Magex is one of a crowd of competitors promising record labels and other copyright holders a way to protect their works from plunder by online pirates. The problem has led the recording industry to file several lawsuits targeting online companies, including a high-profile case against popular music-swapping service Napster.
Although record labels have united in opposing such services, the issue of online distribution has divided artists, some of whom argue that giving fans unfettered access to their work will boost their popularity and help them make more money. The band Limp Bizkit, for example, supports Napster and is on a tour sponsored by the company.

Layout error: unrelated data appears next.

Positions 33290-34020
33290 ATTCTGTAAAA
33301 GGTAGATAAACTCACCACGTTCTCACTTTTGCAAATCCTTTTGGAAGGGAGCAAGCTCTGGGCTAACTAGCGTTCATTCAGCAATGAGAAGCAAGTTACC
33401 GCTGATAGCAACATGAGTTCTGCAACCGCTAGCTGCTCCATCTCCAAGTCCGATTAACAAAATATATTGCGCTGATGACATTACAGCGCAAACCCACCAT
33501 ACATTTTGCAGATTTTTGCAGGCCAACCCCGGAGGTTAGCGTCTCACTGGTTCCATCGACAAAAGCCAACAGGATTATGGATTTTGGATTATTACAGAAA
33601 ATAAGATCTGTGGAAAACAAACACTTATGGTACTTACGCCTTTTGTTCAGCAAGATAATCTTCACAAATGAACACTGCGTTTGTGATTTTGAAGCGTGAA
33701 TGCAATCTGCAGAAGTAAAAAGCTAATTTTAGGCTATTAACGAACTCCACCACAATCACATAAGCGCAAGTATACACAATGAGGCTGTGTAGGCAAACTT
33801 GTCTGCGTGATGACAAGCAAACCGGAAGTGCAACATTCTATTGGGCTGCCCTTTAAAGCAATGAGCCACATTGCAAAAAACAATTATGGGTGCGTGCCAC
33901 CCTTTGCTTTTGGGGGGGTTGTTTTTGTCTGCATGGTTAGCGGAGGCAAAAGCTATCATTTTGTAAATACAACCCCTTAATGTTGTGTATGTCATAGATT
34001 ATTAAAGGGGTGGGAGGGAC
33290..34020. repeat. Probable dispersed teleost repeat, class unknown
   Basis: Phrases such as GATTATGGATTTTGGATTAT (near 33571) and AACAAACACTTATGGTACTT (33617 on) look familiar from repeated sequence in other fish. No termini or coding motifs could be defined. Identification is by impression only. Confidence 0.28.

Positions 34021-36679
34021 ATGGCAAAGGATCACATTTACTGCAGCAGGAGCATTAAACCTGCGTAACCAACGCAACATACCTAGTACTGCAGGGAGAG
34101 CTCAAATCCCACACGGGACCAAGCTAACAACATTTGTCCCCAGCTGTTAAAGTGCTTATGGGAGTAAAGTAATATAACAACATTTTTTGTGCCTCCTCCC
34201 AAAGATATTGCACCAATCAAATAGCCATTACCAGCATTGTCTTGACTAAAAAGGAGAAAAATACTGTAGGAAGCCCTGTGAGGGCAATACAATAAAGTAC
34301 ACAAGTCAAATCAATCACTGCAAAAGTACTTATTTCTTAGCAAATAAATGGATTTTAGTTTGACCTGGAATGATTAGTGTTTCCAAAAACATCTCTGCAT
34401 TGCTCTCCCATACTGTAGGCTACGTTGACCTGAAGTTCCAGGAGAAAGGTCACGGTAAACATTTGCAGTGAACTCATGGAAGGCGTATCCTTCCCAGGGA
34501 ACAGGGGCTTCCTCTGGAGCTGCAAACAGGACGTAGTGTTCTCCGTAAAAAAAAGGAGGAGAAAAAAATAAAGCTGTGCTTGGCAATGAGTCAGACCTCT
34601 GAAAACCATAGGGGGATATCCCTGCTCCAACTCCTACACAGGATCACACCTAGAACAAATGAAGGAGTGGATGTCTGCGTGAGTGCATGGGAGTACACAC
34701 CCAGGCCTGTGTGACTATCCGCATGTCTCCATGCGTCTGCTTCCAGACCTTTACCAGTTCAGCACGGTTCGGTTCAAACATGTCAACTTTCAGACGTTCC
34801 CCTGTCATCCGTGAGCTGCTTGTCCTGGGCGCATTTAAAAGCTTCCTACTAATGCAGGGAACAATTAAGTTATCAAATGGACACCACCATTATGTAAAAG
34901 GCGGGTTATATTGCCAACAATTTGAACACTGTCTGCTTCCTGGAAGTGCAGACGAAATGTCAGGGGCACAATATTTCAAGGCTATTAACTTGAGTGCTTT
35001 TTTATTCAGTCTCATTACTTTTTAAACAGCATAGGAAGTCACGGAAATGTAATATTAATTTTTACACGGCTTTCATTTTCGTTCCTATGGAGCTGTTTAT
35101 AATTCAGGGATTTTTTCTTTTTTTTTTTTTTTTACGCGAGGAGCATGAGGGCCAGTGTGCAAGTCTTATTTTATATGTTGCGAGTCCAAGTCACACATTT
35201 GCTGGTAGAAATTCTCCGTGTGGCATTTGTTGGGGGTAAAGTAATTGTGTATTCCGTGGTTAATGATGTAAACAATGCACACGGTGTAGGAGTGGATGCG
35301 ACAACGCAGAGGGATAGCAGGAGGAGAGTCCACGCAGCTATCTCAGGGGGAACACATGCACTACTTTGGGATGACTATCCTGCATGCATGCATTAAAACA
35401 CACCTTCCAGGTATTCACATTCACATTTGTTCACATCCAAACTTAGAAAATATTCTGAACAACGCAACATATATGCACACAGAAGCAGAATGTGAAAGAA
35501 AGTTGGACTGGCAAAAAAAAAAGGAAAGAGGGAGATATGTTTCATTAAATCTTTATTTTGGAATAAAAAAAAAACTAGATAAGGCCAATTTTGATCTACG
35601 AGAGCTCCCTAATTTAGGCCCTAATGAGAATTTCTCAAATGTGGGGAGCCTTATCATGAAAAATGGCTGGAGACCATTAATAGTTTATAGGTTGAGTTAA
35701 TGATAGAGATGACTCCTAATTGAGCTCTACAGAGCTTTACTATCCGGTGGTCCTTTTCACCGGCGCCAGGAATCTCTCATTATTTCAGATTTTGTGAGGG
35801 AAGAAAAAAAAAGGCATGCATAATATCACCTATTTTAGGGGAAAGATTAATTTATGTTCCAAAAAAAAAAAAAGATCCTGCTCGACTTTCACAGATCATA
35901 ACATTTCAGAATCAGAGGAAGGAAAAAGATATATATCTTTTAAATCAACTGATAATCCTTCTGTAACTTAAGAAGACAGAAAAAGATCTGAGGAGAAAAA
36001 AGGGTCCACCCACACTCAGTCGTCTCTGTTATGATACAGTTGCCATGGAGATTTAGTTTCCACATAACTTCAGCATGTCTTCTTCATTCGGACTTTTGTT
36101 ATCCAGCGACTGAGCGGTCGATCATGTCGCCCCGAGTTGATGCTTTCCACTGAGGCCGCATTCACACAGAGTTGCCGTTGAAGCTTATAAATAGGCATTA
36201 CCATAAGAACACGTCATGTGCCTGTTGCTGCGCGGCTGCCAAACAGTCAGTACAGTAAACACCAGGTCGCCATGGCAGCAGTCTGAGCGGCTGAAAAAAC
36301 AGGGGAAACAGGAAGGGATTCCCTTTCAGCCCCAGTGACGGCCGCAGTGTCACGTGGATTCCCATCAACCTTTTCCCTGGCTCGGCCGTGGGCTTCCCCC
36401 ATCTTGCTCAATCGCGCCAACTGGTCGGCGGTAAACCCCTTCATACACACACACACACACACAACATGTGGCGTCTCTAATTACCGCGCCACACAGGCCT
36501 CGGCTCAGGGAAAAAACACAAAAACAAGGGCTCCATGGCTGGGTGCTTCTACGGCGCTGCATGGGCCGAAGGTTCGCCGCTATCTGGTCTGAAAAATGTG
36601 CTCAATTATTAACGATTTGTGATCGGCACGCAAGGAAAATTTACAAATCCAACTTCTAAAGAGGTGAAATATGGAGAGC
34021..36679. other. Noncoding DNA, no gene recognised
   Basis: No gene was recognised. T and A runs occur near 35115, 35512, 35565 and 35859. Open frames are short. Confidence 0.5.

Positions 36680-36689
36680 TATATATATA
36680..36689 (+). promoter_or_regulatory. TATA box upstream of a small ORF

In backing Magex, McCartney signals his opposition to the free online music trade.
McCartney, who was knighted in 1997, was not available to comment.
Jeff Baker, McCartney's press officer, said today in an interview that the ex-Beatle chose to invest in Magex because "he has an interest in promoting and protecting music."
McCartney's investment follows an $80 million round of private equity funding that Magex completed in April.
Magex said today that the funding will be used to expand its product development and marketing. The company also wants to increase its international presence.
McCartney "has been active and concerned about copyright issues, and I'm sure he learned of us through his interest in protecting his own copyright," said Patrick Campbell, Magex's new chairman and CEO.
Campbell, formerly executive vice president at Ameritech and president of Columbia/Tristar Pictures' home video unit, recently replaced Peter Beverley as the company's top executive. Beverley will serve as vice chairman.
Campbell will work in the New York office overseeing the company's daily operations, while Beverley will continue to be responsible for its European operations.